New research at the Queen Mary University of London shows that graphene is both a 3D material and a 2D material.
Understanding that it is a 3D material is crucial for appreciating its mechanical properties and for building innovative graphene-based devices.
Graphene is usually termed a “wonder material” and has the highest recognized electrical and thermal conductivity. It is also flexible, stronger than steel, light, and transparent. It finds wide-ranging applications and, lately, has been proven to act as an obstacle against mosquito bites.
In this research, which was reported in the journal Physical Review Letters, the team asked two basic questions: to what degree is graphene graphite, and what is the real thickness of graphene?
To their astonishment, they learned that 2D graphene, which is a flat single layer of carbon atoms organized in a honeycomb structure, has several identical mechanical properties as 3D graphite, which is a naturally existing form of carbon composed of a very weak stack of numerous layers of graphene.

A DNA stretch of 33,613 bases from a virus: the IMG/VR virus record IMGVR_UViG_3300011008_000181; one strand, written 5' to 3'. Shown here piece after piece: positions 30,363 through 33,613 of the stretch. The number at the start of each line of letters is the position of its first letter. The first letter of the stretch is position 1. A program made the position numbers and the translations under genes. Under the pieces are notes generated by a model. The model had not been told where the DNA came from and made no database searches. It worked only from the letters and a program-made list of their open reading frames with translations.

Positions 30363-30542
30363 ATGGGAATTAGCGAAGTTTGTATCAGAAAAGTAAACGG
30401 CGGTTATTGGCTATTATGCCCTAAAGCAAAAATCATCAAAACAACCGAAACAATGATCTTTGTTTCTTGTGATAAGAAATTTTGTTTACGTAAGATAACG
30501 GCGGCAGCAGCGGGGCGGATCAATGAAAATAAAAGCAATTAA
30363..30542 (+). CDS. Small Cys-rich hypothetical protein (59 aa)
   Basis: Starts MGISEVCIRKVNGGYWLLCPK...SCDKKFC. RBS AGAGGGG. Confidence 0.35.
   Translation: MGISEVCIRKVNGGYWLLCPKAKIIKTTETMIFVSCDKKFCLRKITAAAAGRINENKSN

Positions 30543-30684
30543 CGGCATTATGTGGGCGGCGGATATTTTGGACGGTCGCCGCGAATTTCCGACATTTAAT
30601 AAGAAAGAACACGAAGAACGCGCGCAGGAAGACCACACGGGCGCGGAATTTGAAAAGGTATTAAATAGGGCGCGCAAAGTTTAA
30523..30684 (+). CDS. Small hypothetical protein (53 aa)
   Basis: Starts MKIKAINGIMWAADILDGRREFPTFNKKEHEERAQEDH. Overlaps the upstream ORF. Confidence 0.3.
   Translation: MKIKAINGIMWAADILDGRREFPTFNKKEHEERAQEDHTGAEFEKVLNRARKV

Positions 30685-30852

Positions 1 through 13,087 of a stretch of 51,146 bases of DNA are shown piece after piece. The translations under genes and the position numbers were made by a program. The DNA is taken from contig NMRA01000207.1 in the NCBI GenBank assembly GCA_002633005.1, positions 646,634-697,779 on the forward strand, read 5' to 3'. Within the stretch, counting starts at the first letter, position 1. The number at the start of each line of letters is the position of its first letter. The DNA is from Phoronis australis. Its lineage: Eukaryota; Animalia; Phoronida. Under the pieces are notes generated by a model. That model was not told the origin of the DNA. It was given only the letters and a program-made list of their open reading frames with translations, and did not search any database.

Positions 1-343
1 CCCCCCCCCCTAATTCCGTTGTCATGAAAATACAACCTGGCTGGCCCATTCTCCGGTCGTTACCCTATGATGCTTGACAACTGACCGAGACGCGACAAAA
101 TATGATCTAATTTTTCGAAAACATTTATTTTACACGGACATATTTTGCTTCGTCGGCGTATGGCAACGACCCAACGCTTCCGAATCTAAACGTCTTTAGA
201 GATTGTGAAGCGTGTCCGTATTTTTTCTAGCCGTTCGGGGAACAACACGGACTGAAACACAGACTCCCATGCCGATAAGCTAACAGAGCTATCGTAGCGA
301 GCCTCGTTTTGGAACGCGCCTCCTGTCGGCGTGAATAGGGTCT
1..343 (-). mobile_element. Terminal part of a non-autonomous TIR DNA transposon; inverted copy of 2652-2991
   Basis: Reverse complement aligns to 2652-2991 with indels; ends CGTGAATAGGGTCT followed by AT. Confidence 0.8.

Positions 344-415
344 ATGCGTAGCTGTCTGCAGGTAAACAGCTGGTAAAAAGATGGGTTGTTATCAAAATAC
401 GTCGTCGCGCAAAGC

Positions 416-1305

They demonstrate that graphene shares a comparable resistance to compression as graphite and that it is considerably thicker than is generally believed.
If the thickness of a block containing 100 layers of graphite is measured, the thickness of a single graphene layer is just the thickness of the graphene block divided by 100. Thus, it is logical to believe the thickness of graphene as 0.34 nm.
Graphene owes its thickness to an array of chemical bonds sticking out above and below the 2D plane of carbon atoms. Hence graphene is really a 3D material, albeit with a very small thickness.
Dr Yiwei Sun, Study Lead Author, Queen Mary University of London
Dr Yiwei Sun added, “By applying conventional 3D theory, which has been used for around 400 years, to 2D materials such as graphene, which have been known for 15 years, we show that similar arguments apply to other so-called 2D materials, such as boron nitride and molybdenum disulfide. In that sense, 2D materials are actually all 3D.”
Graphene is usually referred to as the world’s first 2D material, which was discovered in 2004 by peeling off graphene flakes from bulk graphite (used in lubricants and pencil leads) with the help of sticky tape.
It is seen as part of a new group of 2D materials. At present, researchers model this material as a sheet of atoms with very little depth; therefore, it is classified as a 2D material.